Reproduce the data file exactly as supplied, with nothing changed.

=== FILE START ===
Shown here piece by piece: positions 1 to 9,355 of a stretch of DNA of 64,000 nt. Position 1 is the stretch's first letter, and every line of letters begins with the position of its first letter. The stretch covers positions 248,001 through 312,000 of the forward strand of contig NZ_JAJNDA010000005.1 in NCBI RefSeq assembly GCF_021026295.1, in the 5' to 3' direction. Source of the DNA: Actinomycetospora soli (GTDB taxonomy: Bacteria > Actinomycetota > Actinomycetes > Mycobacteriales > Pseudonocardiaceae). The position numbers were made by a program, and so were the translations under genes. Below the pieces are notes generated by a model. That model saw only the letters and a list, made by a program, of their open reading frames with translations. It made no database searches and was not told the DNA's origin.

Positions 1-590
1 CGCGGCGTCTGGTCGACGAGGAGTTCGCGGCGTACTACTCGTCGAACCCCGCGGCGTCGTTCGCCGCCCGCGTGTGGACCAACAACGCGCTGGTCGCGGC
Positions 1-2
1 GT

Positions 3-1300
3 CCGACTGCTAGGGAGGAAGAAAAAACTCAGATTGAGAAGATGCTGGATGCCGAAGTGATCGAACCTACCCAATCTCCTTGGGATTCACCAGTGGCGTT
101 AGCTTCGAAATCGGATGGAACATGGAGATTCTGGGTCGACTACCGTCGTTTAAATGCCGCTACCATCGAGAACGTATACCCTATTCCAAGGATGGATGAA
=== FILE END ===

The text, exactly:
Shown here piece by piece: positions 1 to 9,355 of a stretch of DNA of 64,000 nt. Position 1 is the stretch's first letter, and every line of letters begins with the position of its first letter. The stretch covers positions 248,001 through 312,000 of the forward strand of contig NZ_JAJNDA010000005.1 in NCBI RefSeq assembly GCF_021026295.1, in the 5' to 3' direction. Source of the DNA: Actinomycetospora soli (GTDB taxonomy: Bacteria > Actinomycetota > Actinomycetes > Mycobacteriales > Pseudonocardiaceae). The position numbers were made by a program, and so were the translations under genes. Below the pieces are notes generated by a model. That model saw only the letters and a list, made by a program, of their open reading frames with translations. It made no database searches and was not told the DNA's origin.

Positions 1-590
1 CGCGGCGTCTGGTCGACGAGGAGTTCGCGGCGTACTACTCGTCGAACCCCGCGGCGTCGTTCGCCGCCCGCGTGTGGACCAACAACGCGCTGGTCGCGGC
Positions 1-2
1 GT

Positions 3-1300
3 CCGACTGCTAGGGAGGAAGAAAAAACTCAGATTGAGAAGATGCTGGATGCCGAAGTGATCGAACCTACCCAATCTCCTTGGGATTCACCAGTGGCGTT
101 AGCTTCGAAATCGGATGGAACATGGAGATTCTGGGTCGACTACCGTCGTTTAAATGCCGCTACCATCGAGAACGTATACCCTATTCCAAGGATGGATGAA